Bias or prejudice—a fine line
The English language is full of subtle differences in words. One has to be careful when speaking and writing to use the right one.
Bias and prejudice are two words that fall into this category.
Bias (with a root meaning at an angle) means a preference or inclination. This is especially true if it is one that inhibits impartial judgment.
Bias usually takes the form of partiality or favoritism. One can be bias toward a perspective, ideology or perspective.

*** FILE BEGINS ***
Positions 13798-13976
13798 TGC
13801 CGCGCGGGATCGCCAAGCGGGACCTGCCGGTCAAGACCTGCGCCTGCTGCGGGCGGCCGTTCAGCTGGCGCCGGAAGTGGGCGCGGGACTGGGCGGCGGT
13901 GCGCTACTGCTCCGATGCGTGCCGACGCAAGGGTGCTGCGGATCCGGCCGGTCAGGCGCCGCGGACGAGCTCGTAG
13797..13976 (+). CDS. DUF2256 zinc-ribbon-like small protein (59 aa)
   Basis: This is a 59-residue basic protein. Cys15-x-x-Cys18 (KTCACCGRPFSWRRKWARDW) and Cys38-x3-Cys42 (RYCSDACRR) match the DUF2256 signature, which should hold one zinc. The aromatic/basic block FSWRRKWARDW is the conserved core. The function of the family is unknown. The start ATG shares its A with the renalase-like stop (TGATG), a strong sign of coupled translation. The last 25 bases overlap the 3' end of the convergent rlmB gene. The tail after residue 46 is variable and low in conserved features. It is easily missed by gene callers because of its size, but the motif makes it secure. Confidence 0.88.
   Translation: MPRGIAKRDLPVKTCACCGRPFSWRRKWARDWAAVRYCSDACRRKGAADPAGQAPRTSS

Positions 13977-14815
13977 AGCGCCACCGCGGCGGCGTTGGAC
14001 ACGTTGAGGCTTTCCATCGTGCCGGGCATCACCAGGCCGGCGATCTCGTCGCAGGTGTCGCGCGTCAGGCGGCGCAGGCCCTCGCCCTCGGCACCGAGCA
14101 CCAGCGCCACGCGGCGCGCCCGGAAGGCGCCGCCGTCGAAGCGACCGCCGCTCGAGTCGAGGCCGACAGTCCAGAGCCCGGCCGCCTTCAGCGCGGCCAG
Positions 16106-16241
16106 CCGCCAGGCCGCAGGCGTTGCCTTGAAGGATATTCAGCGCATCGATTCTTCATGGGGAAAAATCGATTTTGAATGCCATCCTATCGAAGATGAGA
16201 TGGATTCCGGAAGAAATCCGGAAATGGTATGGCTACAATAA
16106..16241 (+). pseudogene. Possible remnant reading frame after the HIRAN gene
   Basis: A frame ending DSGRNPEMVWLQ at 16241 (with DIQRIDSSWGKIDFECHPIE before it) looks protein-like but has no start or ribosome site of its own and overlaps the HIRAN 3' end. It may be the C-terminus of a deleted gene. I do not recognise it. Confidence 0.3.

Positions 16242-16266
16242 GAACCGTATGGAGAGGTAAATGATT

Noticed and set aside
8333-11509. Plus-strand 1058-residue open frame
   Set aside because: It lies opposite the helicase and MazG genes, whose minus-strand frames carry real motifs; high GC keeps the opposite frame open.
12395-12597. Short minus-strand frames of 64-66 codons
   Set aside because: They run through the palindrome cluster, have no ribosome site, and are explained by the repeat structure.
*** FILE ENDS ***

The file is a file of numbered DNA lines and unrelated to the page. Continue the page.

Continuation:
I guess I would have to admit a bias about my granddaughter being the cutest and smartest kid there ever was. (True until granddaughter #2 shows up in August, and then there will be two.)
Prejudice (literally meaning to pre-judge) is slightly more sinister. If is a preconceived opinion or feeling arrives at beforehand and without any knowledge, facts or logic.
Prejudice can be favorable or unfavorable although we tend to think of its most negative form like racial discrimiation.
We can’t help being bias or prejudice, but I caution you to evaluate your motives, upbringing, past experiences etc. when making important decisions.